| 15 April 2024, Monday |

Russian spy chief denies SolarWinds attack – BBC

Russia’s spy chief on Tuesday denied responsibility for the SolarWinds cyber attack but said he was “flattered” by the accusations from Washington and London that Russian foreign intelligence was behind such an advanced hack.

Britain and the United States have blamed Russia’s Foreign Intelligence Service (SVR), successor to the foreign spying operations of the KGB, for the hack which encompassed 9 American federal agencies and hundreds of private sector companies.

SVR Director Sergei Naryshkin, a close ally of Kremlin chief Vladimir Putin, told the BBC in Russian that “these claims are like a bad detective novel.”

Asked directly if the SVR was responsible for the SolarWinds attack, Naryshkin quipped with a smile that he would be “flattered” if the SVR had been responsible for such a sophisticated attack but that he could not “claim the creative achievements of others as his own.”

The SVR Director said he did not want to accuse Washington of being behind the attack but quoted from documents leaked by former National Security Agency contractor Edward Snowden to suggest that the tactics of the attack were similar to those used by British and U.S. intelligence agencies.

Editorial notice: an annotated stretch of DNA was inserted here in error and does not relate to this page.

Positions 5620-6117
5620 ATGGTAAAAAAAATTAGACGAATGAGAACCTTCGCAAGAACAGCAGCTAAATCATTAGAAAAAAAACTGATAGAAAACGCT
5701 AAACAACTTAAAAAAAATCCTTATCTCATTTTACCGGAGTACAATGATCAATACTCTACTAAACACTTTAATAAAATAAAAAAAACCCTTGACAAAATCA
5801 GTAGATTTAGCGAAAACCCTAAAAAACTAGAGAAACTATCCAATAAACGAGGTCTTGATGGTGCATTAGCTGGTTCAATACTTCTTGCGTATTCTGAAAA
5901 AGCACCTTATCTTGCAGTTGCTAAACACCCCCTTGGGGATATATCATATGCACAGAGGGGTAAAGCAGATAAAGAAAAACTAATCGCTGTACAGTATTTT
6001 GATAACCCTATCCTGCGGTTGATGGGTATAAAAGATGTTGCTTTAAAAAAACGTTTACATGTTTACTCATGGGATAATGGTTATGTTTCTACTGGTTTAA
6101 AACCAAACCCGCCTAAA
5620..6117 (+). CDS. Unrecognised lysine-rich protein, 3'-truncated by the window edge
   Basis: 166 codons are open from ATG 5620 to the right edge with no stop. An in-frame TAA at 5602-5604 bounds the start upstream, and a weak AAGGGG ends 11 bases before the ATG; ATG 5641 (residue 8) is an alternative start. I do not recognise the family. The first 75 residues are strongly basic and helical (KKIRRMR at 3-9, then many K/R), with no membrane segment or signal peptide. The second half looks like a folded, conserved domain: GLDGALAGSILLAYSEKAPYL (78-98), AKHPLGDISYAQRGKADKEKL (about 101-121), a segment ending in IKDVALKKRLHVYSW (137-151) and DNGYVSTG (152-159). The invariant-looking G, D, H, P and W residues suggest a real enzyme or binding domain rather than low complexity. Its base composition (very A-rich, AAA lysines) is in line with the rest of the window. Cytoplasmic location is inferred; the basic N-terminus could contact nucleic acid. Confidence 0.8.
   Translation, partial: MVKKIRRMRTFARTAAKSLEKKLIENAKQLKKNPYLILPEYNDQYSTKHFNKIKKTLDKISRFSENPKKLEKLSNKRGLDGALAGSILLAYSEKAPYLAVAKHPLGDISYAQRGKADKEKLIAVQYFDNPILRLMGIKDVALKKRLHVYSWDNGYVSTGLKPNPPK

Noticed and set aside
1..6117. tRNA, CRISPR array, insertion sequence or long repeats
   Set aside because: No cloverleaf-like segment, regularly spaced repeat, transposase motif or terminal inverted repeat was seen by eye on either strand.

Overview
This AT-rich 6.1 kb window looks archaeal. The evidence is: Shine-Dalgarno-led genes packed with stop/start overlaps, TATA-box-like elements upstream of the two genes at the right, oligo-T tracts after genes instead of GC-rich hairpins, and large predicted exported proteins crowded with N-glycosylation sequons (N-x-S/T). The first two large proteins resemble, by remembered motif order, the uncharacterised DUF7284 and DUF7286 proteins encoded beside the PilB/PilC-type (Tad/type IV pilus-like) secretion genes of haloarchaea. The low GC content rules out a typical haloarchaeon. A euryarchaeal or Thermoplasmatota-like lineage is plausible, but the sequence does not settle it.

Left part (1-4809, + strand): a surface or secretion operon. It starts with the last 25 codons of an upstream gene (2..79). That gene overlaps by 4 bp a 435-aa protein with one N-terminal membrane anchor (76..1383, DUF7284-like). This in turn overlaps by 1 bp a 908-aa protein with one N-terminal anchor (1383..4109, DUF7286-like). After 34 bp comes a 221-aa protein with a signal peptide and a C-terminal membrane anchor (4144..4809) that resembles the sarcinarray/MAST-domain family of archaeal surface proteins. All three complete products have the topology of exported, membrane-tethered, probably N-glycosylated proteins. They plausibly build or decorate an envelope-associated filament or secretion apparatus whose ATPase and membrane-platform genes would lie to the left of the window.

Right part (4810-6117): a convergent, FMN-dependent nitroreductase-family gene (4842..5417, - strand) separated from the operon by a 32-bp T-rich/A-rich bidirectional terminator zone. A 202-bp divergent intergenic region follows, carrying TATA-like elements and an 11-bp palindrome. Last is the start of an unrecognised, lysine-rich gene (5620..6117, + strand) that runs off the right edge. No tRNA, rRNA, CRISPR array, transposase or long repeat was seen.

Washington and London cast Moscow as a dangerous former superpower which they say has poisoned enemies with radioactive isotopes and nerve agents, interfered in Western elections and conducted hacking operations across the world.

Naryshkin added that such accusations were absurd and that Moscow was not responsible for the cyber-attacks, hacks, poisonings, or interference in elections that it was blamed for.

The hack of SolarWinds, which was identified in December, gave access to thousands of government offices and companies that used its products. Microsoft President Brad Smith described the attack as “the largest and most sophisticated attack the world has ever seen.”

Britain’s GCHQ cyber spying agency said that it was highly likely that SVR was responsible for the SolarWinds attack.

  • Reuters